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  • The upregulation of PTGS and PTGS


    The upregulation of PTGS1 and PTGS2 in late gestation in mares could be linked to the high levels of estrogens produced by the fetoplacental unit. Estrogens are thought to be effective stimulators of prostaglandin production by potentially up regulating PTGS2 expression. Although a recent publication showed that letrozole, an aromatase inhibitor, did not affect the parturition or gestational lengths in mares, administration of letrozole was able to reduce circulating concentrations of PGFM (Esteller-Vico et al., 2017), showing an association between estrogen and systemic prostaglandin metabolites. On the other hand, in estrous mares we observed a decreased expression of PTGS1 and PTGS2 in cervical tissues. For the ewe, the hormonal regulation of COX-2 has been widely investigated and the reproductive steroid hormones, progesterone and estradiol (Zhang et al., 2007), can increase the expression of COX-2 in the uterus and in the cervix. The results presented here for mares do not show a relationship between PGR and ESR1 with PTGS1 and PTGS2. Thus, we suggest that the modulation of COX-1 and COX-2 could be tissue, specie and reproductive stage dependent.
    Conclusions Based upon qPCR expression, we can conclude that ESR1 and PGR showed the highest expression the cervix of estrous and diestrous mares, while PTGS1, PTGS2 and PTGER2 were upregulated in late pregnant mares. Consistently, immunolabeling for ESR1 and PGR was detected in nucleus and cytoplasm of epithelium of the endocervix and smooth muscle for all reproductive stages analyzed. ESR2 was detected in nucleus and cytoplasm of epithelium of the endocervix and smooth muscle during estrus and last pregnancy. PTGER2 and PTGER4 were detected in nucleus and cytoplasm of epithelium of the endocervix and cytoplasm of smooth muscle for all reproductive stages studied. These changes may reflect preparation of the equine cervix for subsequent parturition; however, this pathway is far from fully understood. We know that the cervix, as well as the rest of the female reproductive tract, responds to fluctuating levels of sex hormones in a tightly coordinated fashion with the ym express mg and tissues, but the biological mechanisms related to cervical changes in equine specie had not been studied yet, it is clear that there are several other information that needs further investigation.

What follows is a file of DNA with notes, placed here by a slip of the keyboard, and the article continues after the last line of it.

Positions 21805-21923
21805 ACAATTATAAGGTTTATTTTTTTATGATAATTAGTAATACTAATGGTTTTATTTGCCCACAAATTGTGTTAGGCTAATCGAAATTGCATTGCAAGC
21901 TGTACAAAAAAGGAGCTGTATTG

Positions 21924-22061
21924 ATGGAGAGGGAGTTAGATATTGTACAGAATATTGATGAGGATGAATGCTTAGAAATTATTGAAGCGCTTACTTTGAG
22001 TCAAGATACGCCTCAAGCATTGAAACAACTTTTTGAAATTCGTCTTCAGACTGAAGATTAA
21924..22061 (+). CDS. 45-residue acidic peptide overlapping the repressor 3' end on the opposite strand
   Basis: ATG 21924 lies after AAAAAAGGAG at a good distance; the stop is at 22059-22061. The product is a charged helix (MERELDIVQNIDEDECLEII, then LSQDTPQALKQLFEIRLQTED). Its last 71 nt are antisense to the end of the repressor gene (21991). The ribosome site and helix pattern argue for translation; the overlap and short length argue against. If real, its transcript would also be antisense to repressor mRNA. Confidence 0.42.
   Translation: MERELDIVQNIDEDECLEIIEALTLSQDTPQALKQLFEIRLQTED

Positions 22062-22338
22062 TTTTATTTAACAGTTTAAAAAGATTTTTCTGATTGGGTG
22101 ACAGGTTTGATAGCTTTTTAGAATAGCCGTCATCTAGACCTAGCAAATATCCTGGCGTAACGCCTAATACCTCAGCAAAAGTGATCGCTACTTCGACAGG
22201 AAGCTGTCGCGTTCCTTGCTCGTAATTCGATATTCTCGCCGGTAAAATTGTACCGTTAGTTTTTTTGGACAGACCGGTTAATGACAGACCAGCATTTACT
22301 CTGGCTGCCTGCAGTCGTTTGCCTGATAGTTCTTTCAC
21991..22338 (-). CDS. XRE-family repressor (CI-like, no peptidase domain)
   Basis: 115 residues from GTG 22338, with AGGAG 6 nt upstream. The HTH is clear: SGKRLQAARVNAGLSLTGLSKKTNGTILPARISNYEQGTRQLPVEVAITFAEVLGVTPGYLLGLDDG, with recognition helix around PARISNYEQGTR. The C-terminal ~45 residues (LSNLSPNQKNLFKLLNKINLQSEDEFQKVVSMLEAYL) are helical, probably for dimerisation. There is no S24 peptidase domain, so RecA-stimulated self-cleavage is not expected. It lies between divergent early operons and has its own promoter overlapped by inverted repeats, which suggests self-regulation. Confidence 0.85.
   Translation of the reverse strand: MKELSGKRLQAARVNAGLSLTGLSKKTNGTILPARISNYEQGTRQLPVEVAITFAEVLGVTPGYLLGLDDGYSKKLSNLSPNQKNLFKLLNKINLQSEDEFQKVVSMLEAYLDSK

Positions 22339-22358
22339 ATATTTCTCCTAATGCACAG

Conflict of interest statement
    Acknowledgments This work was supported by the Albert G. Clay Endowment, the Clay Visiting Scholar Fellowship of the University of Kentucky and São Paulo Research Foundation (FAPESP, 2015/00049-5). Also, we would like to thank Drs. Anthony Claes, Elisa Sant’Anna Monteiro da Silva and Igor Canisso for their assistance in tissue collections.
    Introduction Cardiovascular disease, including coronary artery disease (CAD), stroke and peripheral vascular disease, is the leading cause of death among women [1]. Normal menopause is associated with impaired vascular endothelial function 2, 3. Endothelial dysfunction contributes to the development of atherosclerosis [4], and the magnitude of this defect predicts cardiovascular events [5]. Little is known about the effect of estrogen deprivation on cardiovascular pathophysiology in young women with premature ovarian failure (POF) (or premature menopause). POF is a condition characterized by sex-steroid deficiency, amenorrhea and infertility in women younger than 40 years of age [6]. Young women with POF have estrogen deficiency for more years than do naturally menopausal women, resulting in a significantly higher risk for osteoporosis [7] and cardiovascular disease [8]. Women with POF have a higher risk of premature death, mainly from cardiovascular causes 8, 9, 10, 11, 12, 13. However, until recently, very few studies have assessed the cardiovascular consequences of POF. Recent randomized trials have shown that hormone therapy increases the risk of cardiovascular disease in postmenopausal women 14, 15, 16, 17. These findings have led young women with POF and their physicians to wonder whether they should use or discontinue hormone therapy. The present review summarizes the current clinical evidence regarding the effects of estrogen deprivation and hormone replacement therapy on markers of cardiovascular disease in young women with POF. The value of the assessment of vascular endothelial function as a research tool is discussed and an outline of future research directions in the management of women with POF is presented.